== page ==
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Just Out Of Curiosity in My Son

  • Tukee

    Joined Travelfish
    14th January, 2012
    Posts: 12

    Posted from within Vietnam.

    Not to be penny pinching, I wonder if the real entry fee to My Son is 60,000D. While waiting for my ride back home, I found a loitered ticket with the printed amount 30,000D. I wasn't concerned about the price before because I never found an article on the internet saying other than 60,000D.

    What arouses my curiosity is that the tour guide collected the fees from us while we were on the bus on the way with an excuse of trimming down the time and not wasting it. Also, I never received my ticket which I was intending to keep as souvenir.

    Since there are no public buses plying the route Hoi An-My Son and back, we were at the mercy of the tour operator and my pace should conform to his. We arrived there at 10:30 am and the sun is already high up, not to good for photography and too much tourists already. Since this is just a photo-op for a majority, that's what's the intention is all about - touch and go - without really soaking in the atmosphere of the place.

    We only had one hour to finish all the group of rubble and it was a rush. A lot of time was wasted for everybody to have snack and go to the W.C.

    I wish a local would read this and provide an alternative to this monopoly. Definitely there is a niche in this kind of service and the competition will be raised higher, a bad news for the My Son tour operators' cartel.

    #1 Posted: 28/1/2012 - 04:43

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  • NYTim

    Joined Travelfish
    11th September, 2009
    Posts: 106
    Total reviews: 2

    60,000 Dong is only $3.00. So you got ripped off for $1.50 no big deal really. The short time for the visit is a problem I agree. I used Sihn Tourist for my visit and we spent at least three hours there. I liked the place even though it was crawling with tourists. Just to point out that we are some of the tourists that are crawling all over the place.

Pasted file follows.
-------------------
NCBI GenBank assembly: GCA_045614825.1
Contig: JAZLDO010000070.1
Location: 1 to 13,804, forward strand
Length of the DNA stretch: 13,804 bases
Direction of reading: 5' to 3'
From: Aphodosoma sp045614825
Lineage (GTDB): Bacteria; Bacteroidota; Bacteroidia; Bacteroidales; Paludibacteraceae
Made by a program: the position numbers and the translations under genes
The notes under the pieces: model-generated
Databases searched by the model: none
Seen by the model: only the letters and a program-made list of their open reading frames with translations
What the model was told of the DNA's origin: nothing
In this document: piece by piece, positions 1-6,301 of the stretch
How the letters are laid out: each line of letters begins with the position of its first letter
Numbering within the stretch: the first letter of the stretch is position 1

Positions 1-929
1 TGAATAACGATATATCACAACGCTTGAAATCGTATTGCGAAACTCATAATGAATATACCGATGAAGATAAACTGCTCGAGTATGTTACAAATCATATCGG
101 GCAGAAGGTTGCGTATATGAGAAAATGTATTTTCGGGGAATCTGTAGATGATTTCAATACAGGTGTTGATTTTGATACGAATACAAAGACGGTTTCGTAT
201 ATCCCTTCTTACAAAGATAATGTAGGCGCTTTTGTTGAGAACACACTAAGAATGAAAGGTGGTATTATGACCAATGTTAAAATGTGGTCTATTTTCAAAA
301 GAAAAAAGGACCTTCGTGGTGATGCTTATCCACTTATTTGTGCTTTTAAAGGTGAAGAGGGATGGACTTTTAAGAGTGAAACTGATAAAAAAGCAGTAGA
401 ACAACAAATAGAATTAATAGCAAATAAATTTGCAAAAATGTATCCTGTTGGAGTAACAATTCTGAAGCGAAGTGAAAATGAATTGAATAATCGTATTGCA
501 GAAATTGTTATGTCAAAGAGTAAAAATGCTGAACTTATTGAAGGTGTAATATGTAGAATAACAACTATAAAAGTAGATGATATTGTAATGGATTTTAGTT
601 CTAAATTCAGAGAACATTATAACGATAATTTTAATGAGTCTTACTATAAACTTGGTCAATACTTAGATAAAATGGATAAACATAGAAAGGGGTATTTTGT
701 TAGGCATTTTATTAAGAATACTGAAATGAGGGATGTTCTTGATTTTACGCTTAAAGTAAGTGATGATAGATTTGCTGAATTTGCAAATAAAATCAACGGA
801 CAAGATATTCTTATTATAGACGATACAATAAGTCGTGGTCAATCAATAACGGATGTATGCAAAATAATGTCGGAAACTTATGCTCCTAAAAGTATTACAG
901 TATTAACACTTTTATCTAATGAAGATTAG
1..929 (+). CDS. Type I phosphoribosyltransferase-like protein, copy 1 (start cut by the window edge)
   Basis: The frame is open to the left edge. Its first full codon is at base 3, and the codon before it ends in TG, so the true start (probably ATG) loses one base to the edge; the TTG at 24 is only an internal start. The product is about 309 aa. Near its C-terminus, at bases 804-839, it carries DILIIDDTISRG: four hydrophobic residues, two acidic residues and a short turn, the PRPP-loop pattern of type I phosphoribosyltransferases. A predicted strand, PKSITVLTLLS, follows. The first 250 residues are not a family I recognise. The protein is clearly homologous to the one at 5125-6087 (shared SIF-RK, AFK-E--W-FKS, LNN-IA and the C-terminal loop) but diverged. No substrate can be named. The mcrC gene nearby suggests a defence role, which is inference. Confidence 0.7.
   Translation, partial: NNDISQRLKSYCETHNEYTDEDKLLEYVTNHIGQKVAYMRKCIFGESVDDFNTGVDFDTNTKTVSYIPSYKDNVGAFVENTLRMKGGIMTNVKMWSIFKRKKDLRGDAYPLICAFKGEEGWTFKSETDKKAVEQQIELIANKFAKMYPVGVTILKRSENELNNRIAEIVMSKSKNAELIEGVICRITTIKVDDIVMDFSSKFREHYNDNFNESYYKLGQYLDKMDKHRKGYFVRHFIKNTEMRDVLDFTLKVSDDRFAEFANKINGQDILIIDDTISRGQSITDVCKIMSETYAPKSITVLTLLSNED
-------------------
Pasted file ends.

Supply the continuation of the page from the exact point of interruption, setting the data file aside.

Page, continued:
#2 Posted: 28/1/2012 - 09:46

  • stefanw

    Joined Travelfish
    10th December, 2010
    Posts: 50

    My Son

    You could always bike out there on your own? Even stay the night before and get up and be there as it opens so it is empty and good for photography? Don't know if you are still there but if you consider it worth the time it is possible.

    #3 Posted: 29/1/2012 - 05:45

  • CrankyCarrot

    Click here to learn more about CrankyCarrot
    Joined Travelfish
    24th March, 2010
    Location Thailand
    Posts: 662

    You're lucky it wasn't pouring rain when you went. I ended up drenched and my only pair of shoes and jeans were caked in mud.

    #4 Posted: 31/1/2012 - 07:06

  • Tukee

    Joined Travelfish
    14th January, 2012
    Posts: 12

    Posted from within Vietnam.

    Hi Carrot,

    I'm up here in Hue and it's drizzling but I manage to see everything. We all expect perfect scenarios according to our plans, just hope for the best and expect for the worst.

    There's no reason to sulk when 99 more things are getting along your way. It's just that I'm in the group you may call not much many and not much time as compared to the first responder who can afford to splurge.

    I saved my hard earned money to come here and even I have to beg my boss to deserved a long vacation. (And my multi-million bosses are stingier than me who account for every penny, so I was trained to be like one. - I would definitely want to apply to NY Tim for a job and for every minute wasted and small changes and pennies I don't account, it doesn't matter to him.).

    #5 Posted: 31/1/2012 - 18:33

  • CrankyCarrot

    Click here to learn more about CrankyCarrot
    Joined Travelfish
    24th March, 2010
    Location Thailand
    Posts: 662

    Posted from within Vietnam.

    I thought you mis-typed that you wanted to apply for work at the NY Times for a second there. I was on a tour of the Cu Chi Coo tunnels today and the Viet vet. they supplied as a tour guide asked us for some extra 80,000 Dong in admission fees while we were on the bus. He didn't end up collecting it in the end and we just paid at the gate. And it was still 80,000 - sometimes they have dual pricing for locals/tourists, which sort of seems fair enough when you consider the typical wage disparity.

    Do you expect to be in a predicament while you're on this trip where you'll need that extra $1.50?

    My solitary pair of shoes and jeans were caked in mud right before one of those horrid 19 hour overnight bus journeys from Hoi An to Nha Trang, did I mention that?

    How come everyone calls me 'Carrot' now, and not 'Cranky' as in the days of old?

    #6 Posted: 1/2/2012 - 03:51

  • NYTim

    Joined Travelfish
    11th September, 2009
    Posts: 106
    Total reviews: 2